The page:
China Development Bank has begun testing investor demand for an initial public offering of shares in its leasing business, hot on the heels of BOC Aviation which completed its listing earlier this month.
The proposed IPO in Hong Kong of China Development Bank Financial Leasing (or CDB Leasing) could raise $1 billion and will comprise both new and existing shares, a banker familiar with the situation told FinanceAsia.
CDB Leasing had been tipped to pip BOC Aviation to the post, having filed its listing application two weeks earlier than its competitor. But by reminding senior management to gauge investor interest more carefully and price shares more conservatively, it could be to CDB Leasing's advantage to go second after shares in BOC Aviation tanked by as much as 8.4% at one point after their June 1 debut.
BOC Aviation's shares have yet to close above their offer price and remained 5% below that level as of Tuesday close.
The underperformance of BOC Aviation may also prompt CDB Leasing to focus its marketing effort on its infrastructure leasing business, the company’s most profitable business last year, instead of its aviation leasing segment. China Development Bank is China's largest provider of infrastructure financing.
BOC Aviation's share price has performed poorly because the IPO was priced too aggressively, several fund managers have told FinanceAsia, citing the company's 30%-plus valuation premium over public aircraft leasing companies in the US.
As such, CDB Leasing may be inclined to price its IPO more conservatively, particularly in view of the background global uncertainties, namely Britain's looming EU exit vote and the possibility of another US interest rate hike.
History and business
CDB Leasing, formerly known as Shenzhen Leasing, was established by the Shenzhen municipal government in 1984 and focused primarily in aircraft leasing. The company was acquired by China Development Bank in 2008 and became the lender’s sole leasing platform.
The policy bank is CDB Leasing’s majority shareholder with an 89% stake, while HNA Group owns 8.4% and Xi’an Aircraft Industry holds 1.6%.
Leveraging on its parent’s leading position in the infrastructure financing business, CDB Leasing naturally entered into infrastructure leasing a year after the acquisition.
CDB Leasing currently owns infrastructure assets ranging from toll roads and rail transit to energy and affordable housing projects. They are primarily leased to local governments and state-owned contractors through sale-and-leaseback contracts.
As of the end of last year, the company provided leasing services for 19 toll roads across 12 provinces in China. These accounted for 46.8% of the company’s infrastructure assets.
Aircraft leasing is another key business line. As of the end of 2015, CDB Leasing had a portfolio of 180 aircraft leased to 40 airlines in 23 countries. It also co-managed 11 aircraft on behalf of other airlines and has entered into purchase contracts to acquire another 224 new planes.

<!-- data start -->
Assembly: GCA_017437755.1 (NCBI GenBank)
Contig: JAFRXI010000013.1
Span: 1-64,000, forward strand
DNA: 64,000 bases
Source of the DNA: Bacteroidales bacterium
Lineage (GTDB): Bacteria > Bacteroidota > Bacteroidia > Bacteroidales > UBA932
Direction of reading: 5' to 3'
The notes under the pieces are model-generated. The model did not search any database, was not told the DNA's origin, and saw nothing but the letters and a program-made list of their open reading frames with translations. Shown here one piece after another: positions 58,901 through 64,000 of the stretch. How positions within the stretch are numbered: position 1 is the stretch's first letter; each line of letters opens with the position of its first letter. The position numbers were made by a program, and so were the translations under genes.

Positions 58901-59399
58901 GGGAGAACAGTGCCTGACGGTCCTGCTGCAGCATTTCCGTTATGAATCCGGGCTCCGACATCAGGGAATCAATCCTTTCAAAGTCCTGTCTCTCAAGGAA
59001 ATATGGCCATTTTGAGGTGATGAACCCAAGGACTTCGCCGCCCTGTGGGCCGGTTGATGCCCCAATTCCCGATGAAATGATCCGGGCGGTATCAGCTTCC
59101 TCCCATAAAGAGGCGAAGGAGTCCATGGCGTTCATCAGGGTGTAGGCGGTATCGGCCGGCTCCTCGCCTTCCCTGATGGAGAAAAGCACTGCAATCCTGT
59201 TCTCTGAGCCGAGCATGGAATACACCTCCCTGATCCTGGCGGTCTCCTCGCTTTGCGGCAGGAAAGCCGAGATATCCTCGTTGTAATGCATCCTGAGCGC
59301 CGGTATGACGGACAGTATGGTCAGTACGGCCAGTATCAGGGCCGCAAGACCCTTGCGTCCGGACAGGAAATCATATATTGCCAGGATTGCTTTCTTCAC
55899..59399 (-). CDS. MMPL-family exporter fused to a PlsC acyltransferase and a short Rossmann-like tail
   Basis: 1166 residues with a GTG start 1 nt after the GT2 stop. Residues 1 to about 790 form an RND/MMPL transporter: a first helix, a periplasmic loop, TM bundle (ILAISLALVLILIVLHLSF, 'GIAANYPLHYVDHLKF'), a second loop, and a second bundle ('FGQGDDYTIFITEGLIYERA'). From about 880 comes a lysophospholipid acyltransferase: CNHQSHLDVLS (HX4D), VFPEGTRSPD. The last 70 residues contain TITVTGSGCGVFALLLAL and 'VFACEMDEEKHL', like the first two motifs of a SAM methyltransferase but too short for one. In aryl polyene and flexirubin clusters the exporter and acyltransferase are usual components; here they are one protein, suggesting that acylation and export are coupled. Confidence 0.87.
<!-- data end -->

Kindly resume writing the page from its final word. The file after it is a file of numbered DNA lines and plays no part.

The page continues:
According to FlightGlobal, CDB Leasing’s fleet value of $4.95 billion was approximately half of BOC Aviation’s portfolio as of the end of last year. CDB Leasing has seen its fleet value fall 5.8% last year, while BOC Aviation grew by 7.6% in the same period.
That could be a signal that CDB Leasing is gradually decreasing its exposure to aviation leasing and instead switching to higher margin infrastructure leasing. According to the company’s prospectus, the infrastructure leasing segment reported a 35.6% in pre-tax profit margin compared with aviation leasing's 23.7%.
CDB Leasing also leases a number of other assets including ships, commercial vehicles, construction machinery, commercial properties, and electronics. However, the business reported a significant loss of Rmb1 billion ($152 million) last year and almost entirely offset the gain from the aviation leasing business.
The low cost of financing was one of the key selling points when BOC Aviation marketed its public offering last month. That applies to CDB Leasing too given that it is backed by a policy bank.
In addition, it is able to access interbank market funding because it is one of the few leasing companies regulated by the China Banking Regulatory Commission.
Its ability to secure low cost funding is underscored by its quasi-sovereign A+/A+/A1 credit rating, the highest among all global lessors and two notches higher than state-backed BOC Aviation's rating.
The average cost of CDB Leasing’s interest-bearing liabilities was 4.32% in 2015, which was higher than 2% for BOC Aviation. Still, the gap could potentially narrow in the future as nearly 60% of CDB Leasing’s borrowings are renminbi-denominated, which means it could benefit as the Chinese central bank continues to reduce its benchmark interest rate in order to boost economic growth.
CDB Leasing also enjoys a more diverse growth profile compared with BOC Aviation, given its infrastructure leasing business, which is expected to grow rapidly alongside China’s huge investment in the sector as part of the One Belt, One Road initiative.
According to Wind Information, China’s outstanding balance of contracted leased assets grew at a compound annual growth rate of 51.3% between 2009 and 2015. Yet the penetration rate of the leasing industry was only 5.1%, which is significantly lower than in developed countries, where it tends to exceed 15%, according to Frost & Sullivan.
China’s State Council issued guidelines for the development of the leasing industry in September last year, underscoring Beijing’s intention to promote the industry to help improve capital efficiency for operating companies.
As a public company, CDB Leasing could enjoy advantages in terms of corporate governance and funding against major competitors like ABC Leasing, CCB Leasing, Bocom Leasing, and ICBC Leasing, which have yet to sound out any plans for a public listing.